I was looking for the old bus painted blue to hop on leading the way to the hot springs and the beach; to enjoy the sea water and smear mud all over our bodies. The idea back then was to be photographed on camera using Agfa or Kodak film spools and wait a week for the prints. Today, with a state-of-the-art iPhone, the photos are instant, but the bus is no longer there. It’s been put out to pasture due to old age. Ein Gedi’s hot springs  are temporarily closed. 

Playing it Cool. While a student at the Hebrew University of Jerusalem in 1980, the writer, Motti Verses (far left) with friends frolicking in Nahal David in the Ein Gedi Nature Reserve.

Challenges and improvisations in this unique area are endless. ”We had to close our famous hot springs facility next to the sea shores, as the water receded dramatically”, says Shahaf Homri, CEO of kibbutz  Ein Gedi. “Over recent years we have lost a staggering 50 meters and the waterfront that was part of the facility in 1982 when we opened, is now 5 kilometers away,” says Shahaf“No hospitality business faces a challenge like this globally. We are planning a totally different hot springs fascination to meet this new millennium, as the Dead Sea deserves a more modern attraction”, he says to me.

I was looking for Zalman’s cactus farm, an initiative of kibbutz member Zalman Dagmi. I loved enjoying the variety of plants in his compound. Unfortunately the farm is gone and the plants are now scattered all over the hotel and the kibbutz is now branded as a botanical garden. Nice, but for my money the older option was more desirable.

Road of Revelations. In contrast to the arid crust of the desert, the exotic flora along the coastal road provides a kaleidoscope of color.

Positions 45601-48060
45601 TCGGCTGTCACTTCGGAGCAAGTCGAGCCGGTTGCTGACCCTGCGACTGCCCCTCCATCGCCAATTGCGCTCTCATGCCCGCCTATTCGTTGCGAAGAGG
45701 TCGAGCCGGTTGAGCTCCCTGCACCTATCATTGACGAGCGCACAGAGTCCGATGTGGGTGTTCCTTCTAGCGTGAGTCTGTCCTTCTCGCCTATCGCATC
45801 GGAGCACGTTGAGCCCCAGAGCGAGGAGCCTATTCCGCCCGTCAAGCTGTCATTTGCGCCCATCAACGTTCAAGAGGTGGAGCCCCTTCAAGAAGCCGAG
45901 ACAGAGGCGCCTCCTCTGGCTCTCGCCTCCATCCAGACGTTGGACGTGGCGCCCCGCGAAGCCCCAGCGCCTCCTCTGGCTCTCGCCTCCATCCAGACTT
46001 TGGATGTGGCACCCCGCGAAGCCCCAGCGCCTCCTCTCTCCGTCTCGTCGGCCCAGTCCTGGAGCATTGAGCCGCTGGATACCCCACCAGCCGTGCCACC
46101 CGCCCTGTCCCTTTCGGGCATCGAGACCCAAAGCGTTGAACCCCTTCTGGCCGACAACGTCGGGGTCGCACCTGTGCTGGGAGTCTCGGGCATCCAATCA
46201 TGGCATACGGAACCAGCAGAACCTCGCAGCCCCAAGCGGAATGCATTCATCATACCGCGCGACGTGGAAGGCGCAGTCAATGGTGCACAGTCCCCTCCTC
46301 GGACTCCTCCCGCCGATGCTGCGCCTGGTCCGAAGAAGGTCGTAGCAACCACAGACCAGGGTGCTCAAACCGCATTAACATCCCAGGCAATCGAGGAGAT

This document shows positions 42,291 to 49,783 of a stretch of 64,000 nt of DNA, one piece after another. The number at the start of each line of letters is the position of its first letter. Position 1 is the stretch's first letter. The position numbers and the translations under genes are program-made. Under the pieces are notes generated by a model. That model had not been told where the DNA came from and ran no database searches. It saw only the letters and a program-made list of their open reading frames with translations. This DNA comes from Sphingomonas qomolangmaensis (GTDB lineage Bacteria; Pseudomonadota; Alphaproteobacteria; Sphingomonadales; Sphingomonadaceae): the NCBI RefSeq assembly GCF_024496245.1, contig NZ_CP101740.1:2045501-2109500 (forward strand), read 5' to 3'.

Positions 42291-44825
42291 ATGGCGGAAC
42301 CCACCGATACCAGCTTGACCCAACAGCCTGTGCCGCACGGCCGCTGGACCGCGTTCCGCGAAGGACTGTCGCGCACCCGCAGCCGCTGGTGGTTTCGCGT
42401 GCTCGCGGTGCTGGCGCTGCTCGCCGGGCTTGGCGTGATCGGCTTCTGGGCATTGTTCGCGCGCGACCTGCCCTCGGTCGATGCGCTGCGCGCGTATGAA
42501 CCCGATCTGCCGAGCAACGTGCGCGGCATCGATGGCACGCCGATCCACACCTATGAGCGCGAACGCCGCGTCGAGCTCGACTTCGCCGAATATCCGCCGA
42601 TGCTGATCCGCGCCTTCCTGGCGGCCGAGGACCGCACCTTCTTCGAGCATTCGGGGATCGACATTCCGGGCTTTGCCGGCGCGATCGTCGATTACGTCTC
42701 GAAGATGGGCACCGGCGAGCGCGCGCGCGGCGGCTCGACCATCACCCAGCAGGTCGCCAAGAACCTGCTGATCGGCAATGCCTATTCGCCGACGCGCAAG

The spacious swimming pool in the shade of the trees and at the foot of the mountains remains the attraction I really missed. On a sunbed overlooking the dying sea and the mountains of Moab, I was contemplating on my fortunate unforgettable vacation that connects past and present. 

Driving back home charged with energy with my partner at the wheel, I looked at my mobile phone, googling sadly about the Dead Sea, and a beacon shines via a surprising recent  announcement by Travel + Leisure, the prestigious American travel magazine with 4.8 million readers. It read:

The Dead Sea, Israel has been selected as the world’s number 1 healing spot around the world for 2022,  from hot springs to salt flats.

Besides being absolutely breathtaking, this landlocked salt lake has long been touted for its health-giving properties. From slathering the black mud over your skin for exfoliation and alleviating skin conditions like psoriasis, to its professed natural power to remedy asthma, arthritis, osteoporosis, and other issues, the body of water also boasts a low content of pollen and other allergens. At 400 meters below sea level, harmful UV rays are filtered through an evaporation layer above the Dead Sea, the ozone layer, and an extra atmospheric layer. This is said to mean that sunbathers can absorb the beneficial effects of vitamin D from the sun’s rays, without risk of sunburn and ensuing skin damage,” the leading travel iconic magazine highlights.

Looking at the great view with that new knowledge my optimism soars. I am indeed fortunate to have had such a unique experience.





About the writer:

Motti Verses is a Communications Executive, Video Presenter, Writer, Marketing and PR Expert. He was Head of Public Relations for Hilton Hotels Israel for more than 30 years. Now he is the publisher of Travel Flash Tips.

http://linkedin.com/in/motti-verses-a7369913





While the mission of Lay of the Land (LotL) is to provide a wide and diverse perspective of affairs in Israel, the Middle East and the Jewish world, the opinions, beliefs and viewpoints expressed by its various writers are not necessarily ones of the owners and management of LOTL but of the writers themselves.  LotL endeavours to the best of its ability to credit the use of all known photographs to the photographer and/or owner of such photographs (0&EO).